The Telegraph
Since 1st March, 1999
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Flavours of Amethi in Naidu ‘laboratory’

Kuppam, June 18: If there is an Amethi in Andhra Pradesh, it has to be Kuppam.

. Chandrababu Naidu’s constituency in Chittoor district is thriving proof of how a chief minister’s attention can change the face of an area.

Nestled between the borders with Karnataka and Tamil Nadu, Kuppam is the laboratory for all the Andhra Pradesh chief minister’s development and reforms initiatives.

Its situation can be compared to that of Amethi in Uttar Pradesh, which has been carefully nurtured by the Congress’ Gandhi family.

From a den of excise defaulters and a haven for rampaging elephants from nearby Tamil Nadu, Kuppam today has become a paragon of Naidunomics — boasting its own Kuppam Assembly Development Authority, monitored by a special officer in the Chief Minister’s Office.

Kuppam’s march from neglect to Naidudom started when the chief minister fought the polls from here in 1989 as a Telugu Desam Party candidate, after his defeat as a Congressman at Chandragiri in 1983.

Since 1995, when Naidu first became chief minister, almost Rs 360 crore has been poured into Kuppam, Andhra Pradesh’s Amethi.

“Under the Janmabhoomi work launched in Kuppam since 1996, we completed nearly 1,300 drains, roads, school buildings, community work and other work estimated at Rs 96 crore,” Rangaswamy, a former MLA from Kuppam, said.

No official or legislator, however, has dared criticise the apparent excess of focus on Kuppam.

“While the entire state reeled under a drought, without drinking water and fodder, Kuppam farmers did not face any such problems. Our groundwater table, which is 46 metres, had not gone down despite the deficit rainfall over the last two years”, Krishnappa, a farmer in Gudipalli, said.

The constituency’s farmers were even taken to Delhi and Israel, several times, to interact with agricultural experts and get tips on drip irrigation.

“What I strived to prove is that every farmer can earn a minimum of Rs 2 lakh per annum if he manages the water resources properly,” Naidu said.

The Israeli technology of drip irrigation is now being implemented in all districts. In Kuppam, the system is conspicuous in the cabbage- or tomato-dotted green stretches.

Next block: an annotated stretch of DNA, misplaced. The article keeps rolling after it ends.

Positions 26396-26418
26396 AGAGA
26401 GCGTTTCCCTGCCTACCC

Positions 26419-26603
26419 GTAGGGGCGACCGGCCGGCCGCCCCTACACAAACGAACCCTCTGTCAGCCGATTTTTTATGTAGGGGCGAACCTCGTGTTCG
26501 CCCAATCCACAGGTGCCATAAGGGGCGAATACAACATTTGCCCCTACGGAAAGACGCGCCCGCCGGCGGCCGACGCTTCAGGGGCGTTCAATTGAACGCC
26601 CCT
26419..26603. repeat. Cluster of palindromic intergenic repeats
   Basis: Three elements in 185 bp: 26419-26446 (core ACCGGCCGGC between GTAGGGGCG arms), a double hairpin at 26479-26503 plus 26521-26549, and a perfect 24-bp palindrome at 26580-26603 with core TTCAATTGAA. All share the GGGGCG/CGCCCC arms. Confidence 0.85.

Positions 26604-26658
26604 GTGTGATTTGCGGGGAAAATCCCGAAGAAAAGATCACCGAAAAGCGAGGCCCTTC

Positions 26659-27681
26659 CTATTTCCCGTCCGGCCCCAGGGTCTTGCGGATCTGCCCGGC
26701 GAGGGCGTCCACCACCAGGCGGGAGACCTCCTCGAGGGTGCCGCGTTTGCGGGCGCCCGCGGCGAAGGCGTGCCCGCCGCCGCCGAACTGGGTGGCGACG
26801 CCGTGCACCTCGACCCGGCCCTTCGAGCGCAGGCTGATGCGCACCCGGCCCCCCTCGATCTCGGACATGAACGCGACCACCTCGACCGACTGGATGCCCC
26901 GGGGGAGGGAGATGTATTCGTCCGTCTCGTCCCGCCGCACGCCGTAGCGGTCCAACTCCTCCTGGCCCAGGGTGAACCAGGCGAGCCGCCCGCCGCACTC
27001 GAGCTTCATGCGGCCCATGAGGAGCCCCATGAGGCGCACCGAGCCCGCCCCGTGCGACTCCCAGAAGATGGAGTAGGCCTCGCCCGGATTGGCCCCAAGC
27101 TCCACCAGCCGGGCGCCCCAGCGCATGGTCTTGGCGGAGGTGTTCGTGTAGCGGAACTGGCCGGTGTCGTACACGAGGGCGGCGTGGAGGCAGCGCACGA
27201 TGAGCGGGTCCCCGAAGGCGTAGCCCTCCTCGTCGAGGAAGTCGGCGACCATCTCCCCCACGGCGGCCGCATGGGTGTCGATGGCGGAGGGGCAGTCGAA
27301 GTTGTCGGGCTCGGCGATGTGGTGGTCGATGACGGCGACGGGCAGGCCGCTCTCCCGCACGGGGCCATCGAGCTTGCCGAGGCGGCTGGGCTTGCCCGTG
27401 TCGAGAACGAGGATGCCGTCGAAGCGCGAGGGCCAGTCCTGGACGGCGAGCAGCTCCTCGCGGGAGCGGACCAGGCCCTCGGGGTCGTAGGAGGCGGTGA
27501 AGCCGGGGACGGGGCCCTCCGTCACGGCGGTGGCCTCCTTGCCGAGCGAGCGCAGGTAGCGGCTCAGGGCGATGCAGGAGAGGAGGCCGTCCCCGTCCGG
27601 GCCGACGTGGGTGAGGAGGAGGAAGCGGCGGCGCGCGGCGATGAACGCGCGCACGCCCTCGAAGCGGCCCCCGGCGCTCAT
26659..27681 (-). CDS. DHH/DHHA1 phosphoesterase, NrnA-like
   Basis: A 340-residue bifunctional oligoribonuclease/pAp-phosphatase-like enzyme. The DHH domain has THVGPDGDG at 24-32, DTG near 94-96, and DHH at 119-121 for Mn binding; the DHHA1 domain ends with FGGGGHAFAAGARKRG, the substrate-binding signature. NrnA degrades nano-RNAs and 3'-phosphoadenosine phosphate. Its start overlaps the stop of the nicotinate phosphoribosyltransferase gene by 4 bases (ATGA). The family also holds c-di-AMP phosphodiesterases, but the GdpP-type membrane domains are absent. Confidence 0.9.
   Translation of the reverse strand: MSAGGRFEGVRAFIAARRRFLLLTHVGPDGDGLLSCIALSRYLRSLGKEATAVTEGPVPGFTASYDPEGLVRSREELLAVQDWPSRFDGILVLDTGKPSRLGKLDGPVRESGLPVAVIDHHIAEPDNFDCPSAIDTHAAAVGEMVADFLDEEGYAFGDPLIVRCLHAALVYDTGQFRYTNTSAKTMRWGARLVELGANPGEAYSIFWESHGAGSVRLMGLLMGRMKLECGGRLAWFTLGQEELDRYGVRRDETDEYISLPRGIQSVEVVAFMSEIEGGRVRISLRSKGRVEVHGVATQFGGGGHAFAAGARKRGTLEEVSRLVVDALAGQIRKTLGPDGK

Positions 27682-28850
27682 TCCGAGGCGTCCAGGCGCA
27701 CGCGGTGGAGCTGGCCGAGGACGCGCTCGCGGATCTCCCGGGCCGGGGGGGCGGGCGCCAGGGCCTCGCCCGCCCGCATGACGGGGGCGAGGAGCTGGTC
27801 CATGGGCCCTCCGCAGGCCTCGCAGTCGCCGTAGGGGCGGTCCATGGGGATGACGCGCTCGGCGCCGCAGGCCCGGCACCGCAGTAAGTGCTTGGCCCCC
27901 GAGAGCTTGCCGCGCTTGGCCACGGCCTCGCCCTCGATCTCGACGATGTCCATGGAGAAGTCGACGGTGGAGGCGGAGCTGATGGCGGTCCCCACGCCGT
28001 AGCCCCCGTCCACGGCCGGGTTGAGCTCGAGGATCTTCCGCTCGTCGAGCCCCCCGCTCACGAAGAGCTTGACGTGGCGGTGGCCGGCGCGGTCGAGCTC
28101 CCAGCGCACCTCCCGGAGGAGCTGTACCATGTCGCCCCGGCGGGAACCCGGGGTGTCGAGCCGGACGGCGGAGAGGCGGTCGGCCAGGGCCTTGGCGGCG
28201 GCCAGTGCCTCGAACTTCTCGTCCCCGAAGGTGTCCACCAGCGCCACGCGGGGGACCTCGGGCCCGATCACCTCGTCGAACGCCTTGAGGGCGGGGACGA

“Not a drop is wasted. We save nearly 50 per cent of water for each crop,” said Ramakrishna Reddy, a farmer in Gudipalli who has converted 5 acres to the new technology.

If officials are to be believed, Kuppam’s rapid strides can be attributed to the cooperation of the residents who, they say, were ignored for decades.

“We were not cared for by all the governments. No one was interested in us. Thanks to Naidu, there is some economic activity and official attention towards us,” says Baheeruddin, a tea-shop owner at Shantinagaram.

The prosperity of Naidu’s constituency has made news enough for President A.P.J. Abdul Kalam to award a certificate to Thimmakka, a 70-year-old woman farmer, for daring to experiment with new technology.

A farm labourer in S. Gollapalli village till recently, she used drip irrigation in 1 acre of her 10 acres to hit gold with a crop of gerkins, onions and beans.

“I used to get hardly Rs 20,000 from either paddy or ragi crop. But now with gerkins, onions and beans, I am earning Rs 40,000 per crop, thrice a year,” says Thimmakka.

The Israeli know-how has helped Kuppam farmers treble their annual income by introducing European crops such as gerkins, sweet capsicum and white-silver onions.

“We are bringing around 40,000 acres under contract farming, including the current 20,000 in the segment,” says Pat Rao, managing director, BHC (India) Pvt Ltd, the Israeli company implementing the irrigation project here.

Contract farming, that increases output by cutting operational cost, is a smaller version of Russia’s collective farming.

Naidu has also sought inspiration from Samuel Undung, a South Korean document that encourages development through people’s participation.

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